ARLINGTON, Va; Dec. 9, 2014 – The majority of citizens surveyed by Accenture in seven countries (69 percent) say the increased use of digital technologies could improve the justice system in their countries. In contrast, the vast majority (87 percent) of those respondents who have interacted with the justice system prior to the survey say they have not experienced any benefits from these technologies as they were not available to them during their interaction.
Survey respondents – representing Australia, France, Germany, Italy, Spain, the United Kingdom and the United States – also believe new digital technologies have the potential to both reduce the processing times of court cases (63 percent) and reduce administrative costs (62 percent). Additionally, 82 percent of citizens said they would be willing to interact with their justice agency using digital technologies either instead of, or in addition to, face-to-face contact. According to the survey, those willing to interact with their justice system via digital technology were especially receptive to using video conferencing technology (67 percent), email (62 percent) and online citizen information portals (59 percent).
“The survey findings show strong support from citizens for technologies that can make interaction with their justice systems more convenient and efficient, while also reducing case processing times and administrative costs,” said James Slessor, who leads Accenture’s global public safety business. “Citizens want increased access to public services and are more inclined to use digital channels to conduct routine government business and manage their interactions with government agencies.”
Of the respondents who had previously interacted with their justice system, a majority (61 percent) were satisfied with their overall experience. However, nearly three-fourths (74 percent) believe the speed and efficiency of the courts could be improved and more than half (61 percent) of those surveyed say they want improved communication of case progress and increased clarity on court processes.
“Justice agencies across the world face considerable challenges as they tackle significant workloads while seeking to reduce operating costs, better manage information and human resources and deliver an improved experience to the citizen,” Slessor said. “The survey findings demonstrate how important it is for justice agencies to continue to adopt new digital technologies and tools that can meet the needs of citizens, better manage administrative processes and reduce costs.”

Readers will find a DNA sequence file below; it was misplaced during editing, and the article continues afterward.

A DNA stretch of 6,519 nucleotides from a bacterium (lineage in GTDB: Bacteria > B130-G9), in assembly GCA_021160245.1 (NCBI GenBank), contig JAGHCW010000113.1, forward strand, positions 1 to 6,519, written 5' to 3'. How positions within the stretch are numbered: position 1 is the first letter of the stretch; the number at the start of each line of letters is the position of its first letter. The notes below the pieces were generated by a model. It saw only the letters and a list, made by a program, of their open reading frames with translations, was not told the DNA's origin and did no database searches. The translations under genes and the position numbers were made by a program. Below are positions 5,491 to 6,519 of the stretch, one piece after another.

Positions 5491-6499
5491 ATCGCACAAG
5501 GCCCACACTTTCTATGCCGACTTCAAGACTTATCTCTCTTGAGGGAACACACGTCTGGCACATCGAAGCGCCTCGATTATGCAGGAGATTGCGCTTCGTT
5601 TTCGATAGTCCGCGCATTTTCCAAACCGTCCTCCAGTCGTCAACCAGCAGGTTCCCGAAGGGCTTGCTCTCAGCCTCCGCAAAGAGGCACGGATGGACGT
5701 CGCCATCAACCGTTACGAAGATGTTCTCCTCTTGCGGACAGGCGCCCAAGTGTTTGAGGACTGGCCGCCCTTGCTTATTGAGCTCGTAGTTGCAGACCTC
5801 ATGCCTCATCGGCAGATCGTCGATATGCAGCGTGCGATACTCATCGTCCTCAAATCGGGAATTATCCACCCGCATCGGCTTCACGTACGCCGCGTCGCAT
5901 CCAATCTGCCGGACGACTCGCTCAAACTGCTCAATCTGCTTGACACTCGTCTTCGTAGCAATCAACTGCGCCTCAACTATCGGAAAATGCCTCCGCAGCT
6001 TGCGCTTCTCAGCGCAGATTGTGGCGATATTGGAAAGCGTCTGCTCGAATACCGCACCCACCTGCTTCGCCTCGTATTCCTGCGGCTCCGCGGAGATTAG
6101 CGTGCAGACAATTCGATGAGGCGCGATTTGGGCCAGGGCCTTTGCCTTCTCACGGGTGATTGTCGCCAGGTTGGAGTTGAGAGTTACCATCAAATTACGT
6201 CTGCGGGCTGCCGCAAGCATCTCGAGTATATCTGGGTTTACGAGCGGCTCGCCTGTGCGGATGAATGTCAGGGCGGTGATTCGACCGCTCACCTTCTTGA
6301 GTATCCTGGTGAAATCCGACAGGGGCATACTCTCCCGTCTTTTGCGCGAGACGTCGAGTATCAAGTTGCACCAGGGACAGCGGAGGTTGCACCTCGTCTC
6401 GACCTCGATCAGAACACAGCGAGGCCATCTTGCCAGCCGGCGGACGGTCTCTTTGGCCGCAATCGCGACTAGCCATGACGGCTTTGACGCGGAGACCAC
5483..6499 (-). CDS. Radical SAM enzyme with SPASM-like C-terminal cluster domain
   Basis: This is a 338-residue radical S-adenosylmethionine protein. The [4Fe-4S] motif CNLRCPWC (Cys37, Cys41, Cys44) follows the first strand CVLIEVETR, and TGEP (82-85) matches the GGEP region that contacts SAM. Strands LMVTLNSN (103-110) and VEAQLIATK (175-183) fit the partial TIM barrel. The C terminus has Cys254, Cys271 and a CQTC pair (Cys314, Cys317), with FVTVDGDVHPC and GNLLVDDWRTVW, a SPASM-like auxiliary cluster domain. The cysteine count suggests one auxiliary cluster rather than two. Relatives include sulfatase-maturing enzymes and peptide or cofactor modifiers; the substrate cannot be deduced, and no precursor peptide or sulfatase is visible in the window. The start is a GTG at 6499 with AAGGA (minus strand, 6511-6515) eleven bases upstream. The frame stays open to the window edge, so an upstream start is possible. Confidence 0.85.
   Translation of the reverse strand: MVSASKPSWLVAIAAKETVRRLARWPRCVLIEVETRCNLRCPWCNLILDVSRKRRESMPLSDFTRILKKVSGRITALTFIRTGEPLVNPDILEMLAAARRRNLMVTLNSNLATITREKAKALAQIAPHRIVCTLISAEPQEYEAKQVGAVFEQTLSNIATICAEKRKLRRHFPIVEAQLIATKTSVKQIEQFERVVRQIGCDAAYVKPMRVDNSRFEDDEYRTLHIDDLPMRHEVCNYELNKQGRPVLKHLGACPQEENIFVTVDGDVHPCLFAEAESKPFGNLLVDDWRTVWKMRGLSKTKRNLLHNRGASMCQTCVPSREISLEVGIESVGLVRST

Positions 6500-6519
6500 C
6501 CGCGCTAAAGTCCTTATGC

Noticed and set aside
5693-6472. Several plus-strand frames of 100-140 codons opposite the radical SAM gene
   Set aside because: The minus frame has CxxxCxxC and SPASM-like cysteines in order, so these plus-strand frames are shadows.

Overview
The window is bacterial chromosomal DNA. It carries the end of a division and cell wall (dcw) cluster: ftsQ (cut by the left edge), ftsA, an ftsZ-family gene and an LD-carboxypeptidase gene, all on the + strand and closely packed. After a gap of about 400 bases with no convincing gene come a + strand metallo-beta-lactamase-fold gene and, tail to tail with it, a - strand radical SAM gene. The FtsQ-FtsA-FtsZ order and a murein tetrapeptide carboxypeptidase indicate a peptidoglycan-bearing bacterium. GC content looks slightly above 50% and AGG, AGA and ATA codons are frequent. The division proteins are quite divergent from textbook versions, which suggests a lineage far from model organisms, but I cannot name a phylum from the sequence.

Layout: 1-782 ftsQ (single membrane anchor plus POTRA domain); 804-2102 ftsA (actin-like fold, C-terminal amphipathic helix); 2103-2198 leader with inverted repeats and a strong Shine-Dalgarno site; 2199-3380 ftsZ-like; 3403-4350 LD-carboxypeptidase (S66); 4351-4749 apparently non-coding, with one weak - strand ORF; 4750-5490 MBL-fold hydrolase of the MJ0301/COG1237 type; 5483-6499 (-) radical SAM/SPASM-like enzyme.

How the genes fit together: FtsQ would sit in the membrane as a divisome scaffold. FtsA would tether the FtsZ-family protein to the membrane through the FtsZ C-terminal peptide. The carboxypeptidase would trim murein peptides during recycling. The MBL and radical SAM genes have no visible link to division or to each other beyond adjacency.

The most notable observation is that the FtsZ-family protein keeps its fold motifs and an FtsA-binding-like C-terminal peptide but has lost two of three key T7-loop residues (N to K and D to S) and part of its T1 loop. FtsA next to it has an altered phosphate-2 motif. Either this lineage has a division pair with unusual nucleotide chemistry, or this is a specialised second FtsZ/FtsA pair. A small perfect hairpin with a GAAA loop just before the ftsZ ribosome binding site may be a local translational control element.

More than half (56 percent) of U.S. respondents say they have had personal interaction with a justice agency, the highest percentage of respondents in any of the countries represented in the survey. Additionally:
- A majority of U.S. respondents (70 percent) who have had interacted with the justice system were satisfied with their experience. This was the second highest satisfaction rate among citizens in the seven countries studied.
- More than half of those surveyed in the United States believe digital technology has the potential to speed up case outcomes (53 percent), reduce administrative costs (56 percent) and make the U.S. justice system more convenient (57 percent).
- However, the majority of U.S respondents who have interacted with the justice system to date (85 percent) say they have not experienced any benefits from digital technologies during those interactions.
- A majority of U.S. citizens who say they are willing to interact with the justice system via digital technology are willing to do so using video conferencing technologies (66 percent) email (59 percent) and online citizen information portals (57 percent).
- The majority of U.K. citizens (75 percent) who have interacted with their justice agency were satisfied with the service they received, which was the highest satisfaction rate across all markets studied. This contrasts with Italy, where less than half (35 percent) of Italian respondents say they were satisfied with the service they received.
- Respondents from Italy were most confident that digital technologies have the potential to reduce case processing times (75 percent) and public costs (69 percent). This contrasts with the U.K., where only half (50 percent) of respondents believe new technologies can reduce case processing times and reduce personal costs for the individuals involved.
- Of those willing to interact with the justice system via digital technology, more than three-fourths of respondents from Spain (78 percent) would be willing to do so using video-conferencing. This contrasts with just over half of respondents from France (55 percent) and Germany (55 percent).
Accenture surveyed a total of 3,503 citizens across the United States, United Kingdom, Italy, France, Germany, Spain, and Australia from April 12th to April 28th, 2014 via an online quantitative survey. The research was fielded by Penn Schoen Berland (PSB) to capture attitudes around the use of digital technology in the justice system across a range of different case types in each country. The survey has a margin of error of ±1.66 percentage points at the global level and ±4.38 percentage points at the individual country level (N=approximately 500 each).
Accenture is a global management consulting, technology services and outsourcing company, with more than 305,000 people serving clients in more than 120 countries. Combining unparalleled experience, comprehensive capabilities across all industries and business functions, and extensive research on the world’s most successful companies, Accenture collaborates with clients to help them become high-performance businesses and governments. The company generated net revenues of US$30.0 billion for the fiscal year ended Aug. 31, 2014. Its home page is www.accenture.com
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